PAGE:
Heard on All Things Considered

Detroiters Prioritized Under City’s Recreational Marijuana Proposal

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Image credit: DEA.gov

Detroit City Councilmember James Tate introduced the “Detroit Legacy” equity program, giving longtime city residents first opportunity to apply for recreational marijuana business licenses along with other discounts.

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When Michigan legalized recreational marijuana in 2018, Detroit chose to “opt-out” of the new law, prohibiting recreational marijuana businesses from operating within the city limits. Now, city officials have crafted a plan and are introducing new rules to regulate the industry.

The draft ordinance shared on Monday by City Councilman James Tate and Detroit Mayor Mike Duggan allows for a total of 150 dispensaries in the city, half reserved for medical and the other half for recreational. Other certifications for growing, processing and transporting marijuana would have no cap.

The new ordinance also allows for cannabis microbusinesses, consumption lounges and temporary events.

Prioritizing Opportunities for Detroiters

The legislation reserves half of the emerging recreational licenses to “legacy” Detroiters.

You must have lived in the city of Detroit for a minimum of 15 out of the last 30 years and be a resident of the city of Detroit for a year prior to submitting your application,” Councilman James Tate says.

The 15-year minimum is lowered to 13-years for low-income residents. Individuals with past marijuana convictions can apply under a 10-year residency. 

The draft ordinance also creates an exclusive business licensing period for Detroit residents who have lived in the city for more than a decade and offers city residents discounts for certification and on purchases of city-owned land.

Tate says the “Detroit Legacy” equity program will ensure the city’s marijuana industry matures in a way that rights the wrongs of the “War on Drugs.”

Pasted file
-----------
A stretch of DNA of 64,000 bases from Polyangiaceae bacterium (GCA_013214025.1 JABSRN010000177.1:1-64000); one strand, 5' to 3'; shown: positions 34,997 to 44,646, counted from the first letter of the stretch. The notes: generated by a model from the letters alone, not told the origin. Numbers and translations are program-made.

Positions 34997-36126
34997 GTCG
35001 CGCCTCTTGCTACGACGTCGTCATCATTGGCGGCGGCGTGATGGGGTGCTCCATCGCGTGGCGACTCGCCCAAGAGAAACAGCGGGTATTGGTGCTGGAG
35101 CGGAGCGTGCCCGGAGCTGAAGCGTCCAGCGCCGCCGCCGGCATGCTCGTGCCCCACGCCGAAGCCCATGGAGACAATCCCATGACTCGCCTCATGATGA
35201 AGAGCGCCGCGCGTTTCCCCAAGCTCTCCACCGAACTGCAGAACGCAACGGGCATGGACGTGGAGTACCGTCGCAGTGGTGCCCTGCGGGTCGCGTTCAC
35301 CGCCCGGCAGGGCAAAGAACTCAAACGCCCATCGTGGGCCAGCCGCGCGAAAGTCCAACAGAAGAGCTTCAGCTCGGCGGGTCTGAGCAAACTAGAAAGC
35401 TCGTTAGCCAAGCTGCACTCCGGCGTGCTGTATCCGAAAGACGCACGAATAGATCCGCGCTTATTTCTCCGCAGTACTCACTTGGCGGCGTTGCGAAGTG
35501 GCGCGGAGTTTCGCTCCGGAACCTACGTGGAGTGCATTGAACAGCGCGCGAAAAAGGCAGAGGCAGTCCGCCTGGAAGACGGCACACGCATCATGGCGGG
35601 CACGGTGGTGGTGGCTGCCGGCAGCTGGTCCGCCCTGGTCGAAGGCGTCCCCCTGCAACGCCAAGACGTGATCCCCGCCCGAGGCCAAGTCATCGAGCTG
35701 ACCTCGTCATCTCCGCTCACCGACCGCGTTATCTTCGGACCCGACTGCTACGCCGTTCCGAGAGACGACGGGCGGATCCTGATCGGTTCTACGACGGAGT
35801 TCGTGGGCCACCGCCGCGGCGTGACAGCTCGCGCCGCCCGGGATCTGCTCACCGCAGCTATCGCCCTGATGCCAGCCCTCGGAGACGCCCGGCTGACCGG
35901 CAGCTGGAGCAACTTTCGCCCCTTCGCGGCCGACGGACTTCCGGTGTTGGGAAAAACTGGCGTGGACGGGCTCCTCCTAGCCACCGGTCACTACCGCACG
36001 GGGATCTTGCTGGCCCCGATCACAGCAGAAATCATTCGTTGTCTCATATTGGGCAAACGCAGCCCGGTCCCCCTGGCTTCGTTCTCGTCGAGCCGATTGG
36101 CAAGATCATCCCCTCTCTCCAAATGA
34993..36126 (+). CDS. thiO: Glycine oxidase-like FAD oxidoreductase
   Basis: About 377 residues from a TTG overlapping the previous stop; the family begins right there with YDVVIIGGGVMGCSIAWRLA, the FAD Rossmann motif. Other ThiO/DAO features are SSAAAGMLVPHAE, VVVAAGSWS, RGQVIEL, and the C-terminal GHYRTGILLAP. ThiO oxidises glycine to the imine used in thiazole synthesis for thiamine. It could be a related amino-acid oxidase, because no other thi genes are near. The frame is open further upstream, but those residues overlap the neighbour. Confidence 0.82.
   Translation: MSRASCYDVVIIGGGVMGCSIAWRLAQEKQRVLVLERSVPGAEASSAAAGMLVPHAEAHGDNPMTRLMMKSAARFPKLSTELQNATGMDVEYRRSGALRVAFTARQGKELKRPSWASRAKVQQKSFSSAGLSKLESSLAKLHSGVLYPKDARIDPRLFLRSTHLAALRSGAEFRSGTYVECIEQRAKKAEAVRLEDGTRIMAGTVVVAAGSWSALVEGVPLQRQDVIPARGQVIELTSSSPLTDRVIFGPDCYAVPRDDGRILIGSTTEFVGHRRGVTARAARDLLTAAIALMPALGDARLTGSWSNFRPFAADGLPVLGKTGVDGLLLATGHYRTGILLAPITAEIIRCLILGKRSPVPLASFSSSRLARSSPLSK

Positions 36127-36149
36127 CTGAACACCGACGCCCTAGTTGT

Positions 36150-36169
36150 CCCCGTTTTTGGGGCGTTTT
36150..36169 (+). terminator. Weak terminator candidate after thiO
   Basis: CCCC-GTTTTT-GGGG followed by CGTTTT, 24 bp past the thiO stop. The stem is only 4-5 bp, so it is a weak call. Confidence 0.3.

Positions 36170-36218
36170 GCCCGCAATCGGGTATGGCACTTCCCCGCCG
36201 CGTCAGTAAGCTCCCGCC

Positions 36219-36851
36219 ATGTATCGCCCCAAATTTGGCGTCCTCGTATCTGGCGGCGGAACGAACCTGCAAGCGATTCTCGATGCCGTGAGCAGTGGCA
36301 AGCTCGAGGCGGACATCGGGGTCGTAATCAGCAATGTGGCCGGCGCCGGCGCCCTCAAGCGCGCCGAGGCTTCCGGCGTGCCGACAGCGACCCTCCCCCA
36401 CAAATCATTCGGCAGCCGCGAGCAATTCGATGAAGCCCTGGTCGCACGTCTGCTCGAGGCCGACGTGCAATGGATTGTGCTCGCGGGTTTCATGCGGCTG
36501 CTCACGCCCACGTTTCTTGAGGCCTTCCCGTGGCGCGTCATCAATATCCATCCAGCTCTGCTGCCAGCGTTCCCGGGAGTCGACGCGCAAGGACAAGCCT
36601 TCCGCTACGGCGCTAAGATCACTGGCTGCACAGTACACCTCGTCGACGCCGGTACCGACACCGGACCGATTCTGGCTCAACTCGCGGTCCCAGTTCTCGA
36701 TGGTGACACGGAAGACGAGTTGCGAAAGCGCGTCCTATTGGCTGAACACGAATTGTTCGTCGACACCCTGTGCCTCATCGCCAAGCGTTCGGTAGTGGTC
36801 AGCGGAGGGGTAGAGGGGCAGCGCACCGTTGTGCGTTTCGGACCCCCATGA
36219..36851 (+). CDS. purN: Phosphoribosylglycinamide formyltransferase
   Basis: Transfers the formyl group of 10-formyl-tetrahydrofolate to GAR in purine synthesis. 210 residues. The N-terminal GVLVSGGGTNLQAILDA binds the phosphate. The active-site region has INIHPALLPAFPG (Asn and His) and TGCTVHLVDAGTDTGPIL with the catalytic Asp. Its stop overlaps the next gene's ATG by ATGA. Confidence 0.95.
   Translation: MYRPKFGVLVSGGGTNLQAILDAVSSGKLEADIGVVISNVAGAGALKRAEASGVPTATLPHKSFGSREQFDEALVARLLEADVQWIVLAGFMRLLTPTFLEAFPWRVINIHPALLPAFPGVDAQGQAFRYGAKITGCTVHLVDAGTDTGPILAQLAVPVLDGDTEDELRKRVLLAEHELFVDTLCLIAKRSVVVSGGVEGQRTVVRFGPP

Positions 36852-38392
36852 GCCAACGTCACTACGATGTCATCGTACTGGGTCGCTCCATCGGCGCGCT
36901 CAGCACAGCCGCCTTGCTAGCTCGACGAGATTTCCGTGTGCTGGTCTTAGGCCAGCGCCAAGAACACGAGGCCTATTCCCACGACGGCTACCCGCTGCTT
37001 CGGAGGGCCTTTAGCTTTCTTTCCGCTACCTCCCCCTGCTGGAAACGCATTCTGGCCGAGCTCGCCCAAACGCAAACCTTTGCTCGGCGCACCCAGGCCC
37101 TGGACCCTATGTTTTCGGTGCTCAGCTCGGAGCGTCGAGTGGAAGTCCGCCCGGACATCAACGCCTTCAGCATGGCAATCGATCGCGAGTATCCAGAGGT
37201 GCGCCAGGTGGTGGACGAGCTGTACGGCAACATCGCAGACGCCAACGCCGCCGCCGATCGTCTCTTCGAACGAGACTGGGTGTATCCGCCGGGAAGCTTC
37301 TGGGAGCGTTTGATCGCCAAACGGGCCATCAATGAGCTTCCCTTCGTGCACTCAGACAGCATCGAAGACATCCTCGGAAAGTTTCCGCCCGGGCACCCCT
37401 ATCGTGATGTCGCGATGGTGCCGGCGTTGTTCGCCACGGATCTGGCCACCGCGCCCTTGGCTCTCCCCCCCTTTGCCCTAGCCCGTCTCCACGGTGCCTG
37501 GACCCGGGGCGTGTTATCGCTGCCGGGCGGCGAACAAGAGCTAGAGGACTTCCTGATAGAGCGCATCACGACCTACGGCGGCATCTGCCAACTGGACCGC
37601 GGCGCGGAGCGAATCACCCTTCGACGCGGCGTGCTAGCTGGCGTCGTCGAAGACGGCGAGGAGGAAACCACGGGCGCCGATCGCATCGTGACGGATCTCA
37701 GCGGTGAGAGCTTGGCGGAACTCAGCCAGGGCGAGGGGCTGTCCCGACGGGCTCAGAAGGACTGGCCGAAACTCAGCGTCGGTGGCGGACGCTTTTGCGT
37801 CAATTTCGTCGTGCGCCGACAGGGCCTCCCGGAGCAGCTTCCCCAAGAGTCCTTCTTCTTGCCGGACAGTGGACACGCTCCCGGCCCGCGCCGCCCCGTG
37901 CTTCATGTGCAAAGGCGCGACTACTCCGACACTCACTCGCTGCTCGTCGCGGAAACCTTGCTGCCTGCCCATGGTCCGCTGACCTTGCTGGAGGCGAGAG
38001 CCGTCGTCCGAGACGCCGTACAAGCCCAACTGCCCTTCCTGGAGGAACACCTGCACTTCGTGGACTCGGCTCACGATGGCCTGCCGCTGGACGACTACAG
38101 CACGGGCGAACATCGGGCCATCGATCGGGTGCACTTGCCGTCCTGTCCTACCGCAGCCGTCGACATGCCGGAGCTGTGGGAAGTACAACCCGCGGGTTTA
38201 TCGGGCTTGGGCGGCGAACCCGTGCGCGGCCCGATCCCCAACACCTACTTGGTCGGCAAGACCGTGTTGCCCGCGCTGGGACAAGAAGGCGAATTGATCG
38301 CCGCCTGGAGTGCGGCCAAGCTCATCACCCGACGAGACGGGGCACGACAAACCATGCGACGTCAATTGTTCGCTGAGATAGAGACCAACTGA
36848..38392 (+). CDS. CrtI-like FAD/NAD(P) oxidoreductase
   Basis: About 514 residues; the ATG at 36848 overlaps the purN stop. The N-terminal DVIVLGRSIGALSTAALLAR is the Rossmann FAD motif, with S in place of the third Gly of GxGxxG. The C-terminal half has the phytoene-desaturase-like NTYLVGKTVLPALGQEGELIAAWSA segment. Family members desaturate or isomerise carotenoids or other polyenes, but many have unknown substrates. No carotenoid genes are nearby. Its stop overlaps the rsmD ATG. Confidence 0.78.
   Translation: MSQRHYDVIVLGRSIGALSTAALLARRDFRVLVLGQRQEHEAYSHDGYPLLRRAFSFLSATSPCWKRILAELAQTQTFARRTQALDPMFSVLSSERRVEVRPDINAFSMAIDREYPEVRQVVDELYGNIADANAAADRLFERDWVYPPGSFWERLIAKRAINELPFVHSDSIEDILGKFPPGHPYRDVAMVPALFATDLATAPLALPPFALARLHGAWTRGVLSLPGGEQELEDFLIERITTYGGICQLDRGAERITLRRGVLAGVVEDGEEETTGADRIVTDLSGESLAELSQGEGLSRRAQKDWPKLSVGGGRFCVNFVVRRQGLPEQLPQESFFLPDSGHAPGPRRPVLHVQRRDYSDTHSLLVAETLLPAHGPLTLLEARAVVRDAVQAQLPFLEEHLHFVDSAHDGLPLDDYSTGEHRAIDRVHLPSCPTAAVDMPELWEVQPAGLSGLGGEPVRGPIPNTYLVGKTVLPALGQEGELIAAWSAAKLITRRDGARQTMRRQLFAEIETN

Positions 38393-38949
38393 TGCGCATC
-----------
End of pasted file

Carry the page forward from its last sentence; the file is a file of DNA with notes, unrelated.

We have to make sure that we nurture it properly to make sure that it grows strong, not recklessly,” Tate says. “And is a bridge to generational wealth that has been out of reach for so many families in our city.”

Mayor Mike Duggan says the city is working to partner with philanthropic and private sources to help city residents enter the recreational marijuana market.

According to Duggan, only four out of the 46 medical marijuana dispensaries currently operating in the city are owned by Detroiters. He says that is partly due to state legislation. “The only way to get a license for recreational marijuana dispensaries in Michigan was if you already had a license for a medical facility,” says Duggan.

A draft ordinance will be submitted to committee this week. The application process is expected to start in January, pending Detroit City Council approval of the ordinance.

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Eli Newman, Reporter/Producer

Eli Newman is a Reporter/Producer for 101.9 WDET, covering breaking news, politics and community affairs. His favorite Motown track is “It’s The Same Old Song” by the Four Tops.

eli.newman@wdet.org Follow @other_eli

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